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This story really touched me

Posted: 19 Aug 2014, 20:51
by DarkJedi
I can see some Mormons I know having very similar experiences, and my own experiences with prayer have been similar. I thought about posting it on the thread about prayer, but decided it deserves its own. This line in particular jumped out at me:
I guess being told you are "God's chosen' will make you do anything.
Here's the link: http://www.huffingtonpost.com/karl-wild ... lp00000592

Re: This story really touched me

Posted: 19 Aug 2014, 23:52
by intothelight
A great article. I do agree here. I think everyone has prayed to God for something that was right - and not gotten it. And not something that was just 'not right for us at the time'. I have come to the conclusion that God may be in control, but the times that He intervenes are extremely rare. Not necessarily because He doesn't want to, but maybe God can't control consequences. God couldn't stop the man's father from beating the boy. He couldn't force his grandparents to give him a home away from the abuse. I think He does help us deal with the consequences. But he doesn't go around waving a magic wand to make consequences disappear.

I also agree on some of the passages in the old testament. That isn't the God I know. I'll be the first one to admit I could be wrong. Maybe it's a side of God I don't know yet. Though I must admit, if I am wrong, I still don't want to get to know that part of God.

Re: This story really touched me

Posted: 20 Aug 2014, 06:08
by DarkJedi
I have reached a similar conclusion, Intothelight. I have come to recognize that God will not interfere with free agency, whether it's Bob beating this boy or Hitler killing six million of God's chosen people. I have hope that God can help us deal with the consequences but I do not "know" that He always does.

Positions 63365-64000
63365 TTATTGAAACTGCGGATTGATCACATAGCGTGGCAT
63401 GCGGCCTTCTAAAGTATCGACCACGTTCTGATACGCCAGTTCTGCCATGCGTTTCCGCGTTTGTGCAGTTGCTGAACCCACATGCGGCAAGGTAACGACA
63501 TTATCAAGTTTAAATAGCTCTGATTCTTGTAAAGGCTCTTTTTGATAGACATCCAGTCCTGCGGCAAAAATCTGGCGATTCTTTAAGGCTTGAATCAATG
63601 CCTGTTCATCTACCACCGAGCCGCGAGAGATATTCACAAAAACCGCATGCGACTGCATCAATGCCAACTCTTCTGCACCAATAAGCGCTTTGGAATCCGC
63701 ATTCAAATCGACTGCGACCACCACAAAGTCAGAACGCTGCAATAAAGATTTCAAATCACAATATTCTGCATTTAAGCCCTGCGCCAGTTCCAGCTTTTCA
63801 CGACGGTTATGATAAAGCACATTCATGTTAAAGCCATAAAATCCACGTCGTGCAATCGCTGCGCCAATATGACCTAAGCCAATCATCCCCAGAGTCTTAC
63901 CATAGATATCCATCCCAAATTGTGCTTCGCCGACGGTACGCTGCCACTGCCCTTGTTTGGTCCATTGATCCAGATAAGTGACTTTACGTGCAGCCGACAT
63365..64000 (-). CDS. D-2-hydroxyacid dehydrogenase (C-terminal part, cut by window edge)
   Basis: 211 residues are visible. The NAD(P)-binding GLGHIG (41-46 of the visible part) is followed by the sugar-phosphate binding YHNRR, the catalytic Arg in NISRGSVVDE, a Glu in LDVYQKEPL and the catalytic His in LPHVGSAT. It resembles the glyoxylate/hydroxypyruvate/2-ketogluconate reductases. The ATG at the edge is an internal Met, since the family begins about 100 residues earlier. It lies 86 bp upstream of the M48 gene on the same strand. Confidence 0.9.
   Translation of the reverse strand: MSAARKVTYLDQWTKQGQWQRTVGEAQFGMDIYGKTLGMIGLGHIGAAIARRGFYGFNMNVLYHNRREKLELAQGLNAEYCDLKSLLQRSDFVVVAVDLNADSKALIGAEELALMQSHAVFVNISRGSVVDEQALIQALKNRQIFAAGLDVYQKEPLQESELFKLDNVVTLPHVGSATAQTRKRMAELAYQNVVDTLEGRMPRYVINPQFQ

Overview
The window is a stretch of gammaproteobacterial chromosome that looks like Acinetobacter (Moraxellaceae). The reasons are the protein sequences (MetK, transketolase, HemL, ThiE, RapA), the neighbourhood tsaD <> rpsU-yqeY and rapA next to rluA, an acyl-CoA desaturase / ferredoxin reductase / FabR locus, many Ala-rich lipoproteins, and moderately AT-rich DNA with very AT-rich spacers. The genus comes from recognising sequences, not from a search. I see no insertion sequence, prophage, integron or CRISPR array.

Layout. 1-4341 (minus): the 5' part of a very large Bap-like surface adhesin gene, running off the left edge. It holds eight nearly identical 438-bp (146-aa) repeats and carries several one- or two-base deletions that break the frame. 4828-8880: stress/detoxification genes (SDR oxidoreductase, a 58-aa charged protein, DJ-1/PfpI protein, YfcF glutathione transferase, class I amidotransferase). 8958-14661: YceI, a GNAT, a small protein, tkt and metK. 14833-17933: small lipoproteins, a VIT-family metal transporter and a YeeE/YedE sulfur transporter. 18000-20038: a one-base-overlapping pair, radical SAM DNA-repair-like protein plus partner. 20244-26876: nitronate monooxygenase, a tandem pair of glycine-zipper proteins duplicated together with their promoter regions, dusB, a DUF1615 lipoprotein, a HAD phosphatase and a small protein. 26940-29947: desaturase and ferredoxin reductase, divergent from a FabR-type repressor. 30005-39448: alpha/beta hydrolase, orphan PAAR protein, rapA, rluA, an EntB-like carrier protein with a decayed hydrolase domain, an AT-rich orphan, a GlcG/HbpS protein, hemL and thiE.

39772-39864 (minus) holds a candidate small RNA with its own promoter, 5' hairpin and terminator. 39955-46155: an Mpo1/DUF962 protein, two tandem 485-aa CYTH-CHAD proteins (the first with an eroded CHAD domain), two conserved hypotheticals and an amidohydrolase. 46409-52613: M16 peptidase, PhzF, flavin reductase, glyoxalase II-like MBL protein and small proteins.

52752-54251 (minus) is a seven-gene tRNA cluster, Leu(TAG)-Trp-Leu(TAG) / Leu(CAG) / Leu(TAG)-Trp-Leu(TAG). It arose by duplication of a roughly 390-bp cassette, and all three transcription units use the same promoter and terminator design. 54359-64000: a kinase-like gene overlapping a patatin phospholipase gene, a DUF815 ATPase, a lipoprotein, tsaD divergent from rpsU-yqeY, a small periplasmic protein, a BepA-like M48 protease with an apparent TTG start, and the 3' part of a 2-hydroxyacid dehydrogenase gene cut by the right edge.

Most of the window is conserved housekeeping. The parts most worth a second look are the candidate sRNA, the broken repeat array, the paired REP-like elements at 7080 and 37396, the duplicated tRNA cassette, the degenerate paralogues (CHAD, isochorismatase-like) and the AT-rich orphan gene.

I realize that those few verses from the OT were used to make a point and they are of the more harsh variety. I am under the belief that you can prove almost anything you want by using scripture albeit sometimes it has to be taken out of context and and stretched and spun. That said, more than once during the darkest part of my faith crisis I said that the type of God described there is not one I want to share eternity with and that I didn't know why anyone would.

Re: This story really touched me

Posted: 20 Aug 2014, 08:36
by Roy
On the radio this morning was a story of a woman's daughter who had been abducted for 2.5 years and how God orchestrated a reunion. It made me think of this post and how people seem to be sharing the super good happenings and then giving God the credit. Surely there are scores of missing children who remain missing.

Our theology says that God can't interfere with free agency.

Our theology says that disease, death, and famine are natural consequences of a fallen world and that God is constrained by these conditions. You could even make the case that the fallen world is the result of Adam & Eve's free agency decision to partake of the fruit. Could God honor free agency but supercede the consequences thereof?

But why then are the scriptures and church histories full of stories where this does not seem to be the case. God is seen to intervene.

Our modern church culture seems to be permeated with such stories. Enough so that it makes one an outlier to strictly believe in our theology as outlined above. Our God is a God of miracles - except when He isn't. Then we will fall back to the above explanations.

Re: This story really touched me

Posted: 20 Aug 2014, 09:51
by SamBee
DarkJedi wrote:I can see some Mormons I know having very similar experiences, and my own experiences with prayer have been similar. I thought about posting it on the thread about prayer, but decided it deserves its own. This line in particular jumped out at me:
I guess being told you are "God's chosen' will make you do anything.
Here's the link: http://www.huffingtonpost.com/karl-wild ... lp00000592
Flattery will get you everywhere with me, as they say.

Re: This story really touched me